UPDATE: I also have a longer review.
I opened up (my friend’s) new Kindle Paperwhite this morning.
These are my very quick initial impressions. Even though I have seen the statistics about the size and weight, it is smaller than what I thought. Essentially it is the exact same size as the Kindle 4 (Kindle Basic).
But also as soon as I picked it up I noticed that it feels much more solid. It is heavier by 2 oz than the Kindle 4 (and one oz less than the Kindle with Keyboard). The Kindle 4, which is what I primarily use, feels almost hollow when I hold it. The Paperwhite feels like it is a solid object. My guess is that much of that is battery. The Paperwhite battery, with the light on, is supposed to last twice as long as the Kindle 4 with no light.
Visually, the screens do not seem much different. I took a couple of pictures outside in sunlight with the Paperwhite’s light off to show the difference.
There certainly are more fonts. There are now six different fonts for the user to choose from. These are all common font types but reportedly Amazon has modified them slightly to optimize them for the eink screen.
It is really only at the very smallest fonts (which I can’t use comfortably any more) that you can see the increased DPI of the screen.
The star of the Paperwhite is the light system. And it really does look nice. It is not a backlight. It is a front light. The light is in the screen and shinning down on the screen, not behind the screen shinning out like and LCD computer screen. This should mean less wear on your eyes.
The screen with the light on looks much whiter than with the light off. Excuse this fuzzy iPhone picture, I wanted to shoot them together inside without a light on to show the difference. I could read on the Kindle 4 in this light. But the Kindle Paperwhite is much clearer and brighter.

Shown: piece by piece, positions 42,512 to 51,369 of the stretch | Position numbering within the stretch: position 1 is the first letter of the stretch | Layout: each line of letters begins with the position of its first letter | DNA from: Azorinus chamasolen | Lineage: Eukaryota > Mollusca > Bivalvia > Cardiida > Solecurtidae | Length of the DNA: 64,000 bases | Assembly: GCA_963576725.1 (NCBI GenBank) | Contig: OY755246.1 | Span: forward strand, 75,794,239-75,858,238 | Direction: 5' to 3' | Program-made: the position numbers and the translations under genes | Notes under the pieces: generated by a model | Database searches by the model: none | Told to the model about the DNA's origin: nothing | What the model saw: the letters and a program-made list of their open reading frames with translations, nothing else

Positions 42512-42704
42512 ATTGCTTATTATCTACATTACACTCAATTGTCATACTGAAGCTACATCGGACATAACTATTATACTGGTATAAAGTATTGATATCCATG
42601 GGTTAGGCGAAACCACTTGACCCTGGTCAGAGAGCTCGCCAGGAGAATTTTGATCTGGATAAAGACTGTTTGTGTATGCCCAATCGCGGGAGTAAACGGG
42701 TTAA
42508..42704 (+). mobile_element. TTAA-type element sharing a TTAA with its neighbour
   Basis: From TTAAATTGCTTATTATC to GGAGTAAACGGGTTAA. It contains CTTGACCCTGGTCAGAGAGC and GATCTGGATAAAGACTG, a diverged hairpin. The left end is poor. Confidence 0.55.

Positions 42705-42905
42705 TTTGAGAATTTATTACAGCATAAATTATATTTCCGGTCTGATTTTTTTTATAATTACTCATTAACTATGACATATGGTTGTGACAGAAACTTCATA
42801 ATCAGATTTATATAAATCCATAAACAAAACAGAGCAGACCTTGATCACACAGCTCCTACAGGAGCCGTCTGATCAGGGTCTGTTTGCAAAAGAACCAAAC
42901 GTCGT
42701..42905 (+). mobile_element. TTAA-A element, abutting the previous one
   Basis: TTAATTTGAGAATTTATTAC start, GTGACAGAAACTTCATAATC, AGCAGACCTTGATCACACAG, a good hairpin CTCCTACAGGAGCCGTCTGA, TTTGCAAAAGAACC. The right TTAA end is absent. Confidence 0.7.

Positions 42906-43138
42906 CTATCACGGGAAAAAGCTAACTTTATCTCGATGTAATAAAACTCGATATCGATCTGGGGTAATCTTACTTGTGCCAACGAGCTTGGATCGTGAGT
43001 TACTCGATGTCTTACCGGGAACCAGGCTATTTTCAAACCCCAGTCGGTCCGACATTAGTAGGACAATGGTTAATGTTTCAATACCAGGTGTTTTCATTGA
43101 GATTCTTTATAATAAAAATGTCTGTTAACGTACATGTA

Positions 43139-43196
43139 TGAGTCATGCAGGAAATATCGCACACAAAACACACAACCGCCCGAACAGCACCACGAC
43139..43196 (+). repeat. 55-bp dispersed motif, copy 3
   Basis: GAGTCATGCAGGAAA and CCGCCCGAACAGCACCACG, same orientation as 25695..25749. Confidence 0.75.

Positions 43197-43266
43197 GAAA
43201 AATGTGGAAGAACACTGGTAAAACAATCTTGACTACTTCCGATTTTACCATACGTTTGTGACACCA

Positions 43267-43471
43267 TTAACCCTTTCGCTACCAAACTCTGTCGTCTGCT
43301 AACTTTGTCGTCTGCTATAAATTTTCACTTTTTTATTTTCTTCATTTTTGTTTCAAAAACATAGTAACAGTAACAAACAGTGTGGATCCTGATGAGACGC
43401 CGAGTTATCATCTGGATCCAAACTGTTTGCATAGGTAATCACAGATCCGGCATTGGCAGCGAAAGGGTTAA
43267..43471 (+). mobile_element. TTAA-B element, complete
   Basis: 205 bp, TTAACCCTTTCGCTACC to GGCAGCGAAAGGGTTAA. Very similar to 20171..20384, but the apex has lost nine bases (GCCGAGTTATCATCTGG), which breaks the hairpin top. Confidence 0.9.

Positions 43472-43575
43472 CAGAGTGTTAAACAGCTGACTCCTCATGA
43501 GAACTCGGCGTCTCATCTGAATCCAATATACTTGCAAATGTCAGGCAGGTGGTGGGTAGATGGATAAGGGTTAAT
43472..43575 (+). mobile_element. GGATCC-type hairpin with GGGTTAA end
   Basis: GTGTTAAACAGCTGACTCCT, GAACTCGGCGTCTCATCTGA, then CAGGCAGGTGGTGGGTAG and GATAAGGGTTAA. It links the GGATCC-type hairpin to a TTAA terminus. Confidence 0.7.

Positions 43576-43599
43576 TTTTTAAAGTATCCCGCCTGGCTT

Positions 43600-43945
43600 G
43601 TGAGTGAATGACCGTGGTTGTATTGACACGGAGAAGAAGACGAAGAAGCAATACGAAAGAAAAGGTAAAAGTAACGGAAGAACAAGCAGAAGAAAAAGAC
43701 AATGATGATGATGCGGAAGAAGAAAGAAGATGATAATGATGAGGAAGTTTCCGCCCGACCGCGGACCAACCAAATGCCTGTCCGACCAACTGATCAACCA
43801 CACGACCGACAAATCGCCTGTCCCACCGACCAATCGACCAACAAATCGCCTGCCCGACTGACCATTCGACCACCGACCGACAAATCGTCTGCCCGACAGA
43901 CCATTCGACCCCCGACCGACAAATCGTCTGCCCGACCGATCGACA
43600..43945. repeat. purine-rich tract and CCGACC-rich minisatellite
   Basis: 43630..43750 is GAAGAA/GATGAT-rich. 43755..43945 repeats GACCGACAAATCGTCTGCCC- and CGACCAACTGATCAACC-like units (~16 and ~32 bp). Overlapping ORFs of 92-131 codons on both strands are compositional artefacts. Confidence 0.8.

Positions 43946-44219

The Paperwhite is also an entirely touch screen device. I prefer buttons on my Kindles. But the touch screen is responsive and feels faster that the original Kindle Touch. However, you still feel the slight lag.
A nice touch is that the library now has the covers, not just the titles. That means you show less books per screen, but you can see the covers, which helps when books have similar names.
Also Amazon has finally enabled parental controls. The controls allow three different (independently controlled) actions. You can restrict access to the cloud archive (where all your books are stored). So you can load a kindle with kid appropriate books and not worry about the child opening up and reading your 50 Shades of Grey. Also you can restrict access to the web browser and prevent purchases from the kindle. These are all welcome additions to the software.
I am going to read a whole book on the device before sending it to my friend that ordered it. I will come back with more impressions later.